Previously, I wrote about how to ask for a major gift. It was so simple, you thought, (and you were right!) and life is good now. But wait just a second. If you think about it, asking for a major gift isn’t so hard, it’s how to respond to the answer that’s the real pickle.
So let’s figure it out together right now. Why now?? Because the trick to any great ask is to plan ALL the outcomes and your responses before you head into the room. This is most important when you’re bringing in a volunteer to help out.
When you make sure your volunteers are ready for anything, then their confidence levels will go through the roof. When they are confident then the donor will be more at ease. That is donor-centred fundraising. And that is sexy.
4 donor responses to your ask:
Donor responds: “Sounds great! Let me get my wallet!”
Fundraiser thinks: “Yikes! No-one ever says yes this quickly, I might have just low-balled that one.”
Fundraiser says: “Wonderful, and given the nature of the project, would you consider funding it for 2 years at this amount?”
Donor responds: “Whoa, I’m flattered, but that’s a bit too steep for me right now.”
Fundraiser thinks: “Yikes! I thought she could easily give this amount.”
Fundraiser says: “Then would you consider the same amount, but paid out over 3 years as a pledge? We would recognize your giving at the full pledged amount.”
Donor responds: “Didn’t I already make a gift?”
Fundraiser thinks: “Yikes! Maybe his last gift was too recent in his mind for another ask.”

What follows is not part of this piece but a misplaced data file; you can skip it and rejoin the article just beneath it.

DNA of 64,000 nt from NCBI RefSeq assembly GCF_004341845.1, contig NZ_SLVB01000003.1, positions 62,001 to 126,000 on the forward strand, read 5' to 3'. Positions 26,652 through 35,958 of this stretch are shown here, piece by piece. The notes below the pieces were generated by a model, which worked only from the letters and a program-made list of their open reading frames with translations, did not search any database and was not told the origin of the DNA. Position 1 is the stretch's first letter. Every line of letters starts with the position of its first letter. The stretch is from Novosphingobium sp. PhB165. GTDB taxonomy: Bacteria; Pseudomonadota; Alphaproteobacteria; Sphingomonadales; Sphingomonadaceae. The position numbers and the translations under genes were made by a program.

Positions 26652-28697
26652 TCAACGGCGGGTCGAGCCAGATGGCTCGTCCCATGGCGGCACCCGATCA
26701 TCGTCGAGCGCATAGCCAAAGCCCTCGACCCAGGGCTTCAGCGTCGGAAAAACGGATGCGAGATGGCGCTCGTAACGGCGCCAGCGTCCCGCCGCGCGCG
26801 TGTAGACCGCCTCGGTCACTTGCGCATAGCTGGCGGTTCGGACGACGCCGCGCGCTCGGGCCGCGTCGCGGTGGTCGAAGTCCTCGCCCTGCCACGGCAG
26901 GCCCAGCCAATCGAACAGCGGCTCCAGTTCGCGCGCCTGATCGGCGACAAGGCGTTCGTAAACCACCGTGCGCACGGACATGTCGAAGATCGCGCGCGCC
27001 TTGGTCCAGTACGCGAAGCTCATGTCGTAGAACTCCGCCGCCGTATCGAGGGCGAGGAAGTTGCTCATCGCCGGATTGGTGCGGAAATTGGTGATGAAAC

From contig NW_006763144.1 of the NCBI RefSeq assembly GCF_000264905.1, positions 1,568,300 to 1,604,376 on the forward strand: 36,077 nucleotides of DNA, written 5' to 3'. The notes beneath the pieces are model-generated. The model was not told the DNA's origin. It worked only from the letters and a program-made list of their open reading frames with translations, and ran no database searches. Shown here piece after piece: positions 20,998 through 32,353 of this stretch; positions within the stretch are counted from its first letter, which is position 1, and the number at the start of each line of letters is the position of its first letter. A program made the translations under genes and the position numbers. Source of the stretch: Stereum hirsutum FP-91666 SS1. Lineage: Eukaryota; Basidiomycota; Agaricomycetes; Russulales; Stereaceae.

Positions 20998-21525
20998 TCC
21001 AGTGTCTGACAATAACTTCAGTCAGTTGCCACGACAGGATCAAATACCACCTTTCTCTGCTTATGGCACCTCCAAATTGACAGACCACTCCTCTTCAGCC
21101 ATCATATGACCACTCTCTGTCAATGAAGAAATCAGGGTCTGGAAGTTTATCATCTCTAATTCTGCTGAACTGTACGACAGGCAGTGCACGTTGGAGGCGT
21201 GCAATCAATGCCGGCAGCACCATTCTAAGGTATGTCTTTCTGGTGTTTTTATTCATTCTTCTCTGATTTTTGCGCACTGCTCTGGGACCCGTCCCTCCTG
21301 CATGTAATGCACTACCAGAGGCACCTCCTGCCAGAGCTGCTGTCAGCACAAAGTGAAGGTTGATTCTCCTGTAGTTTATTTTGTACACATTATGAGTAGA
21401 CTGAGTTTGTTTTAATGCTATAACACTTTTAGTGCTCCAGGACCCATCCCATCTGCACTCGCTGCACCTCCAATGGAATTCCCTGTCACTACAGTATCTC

Fundraiser says: “You certainly did make a generous gift – thank you! You may not know this, but the total of all your gifts to us in now at $X. It’s because of this dedication that we came to you first for this special project. There are not many other donors this close to what we do.”
Donor responds: “I’m already giving to so many other charities – I’m not sure I can swing this.”
Fundraiser thinks: “I don’t know him well enough to push this request.”
Fundraiser says: “Yes, we are aware of your other philanthropy which is simply wonderful! If we came back to you in the next calendar year, would you consider a gift then?”
Fundraiser says: “Yes, we know what a community supporter you are and this is a great investment in our community. The project is unique because…” (include points that paint you as the best horse to bet on for this issue – you work in coalitions to avoid duplication, you have the best success rate, you have the best researchers, best reputation, etc. If you still get a no, then ask about a future approach.
Come back later and I’ll go over “no scenarios” Part Two. Because humans can throw you a lot of curve balls.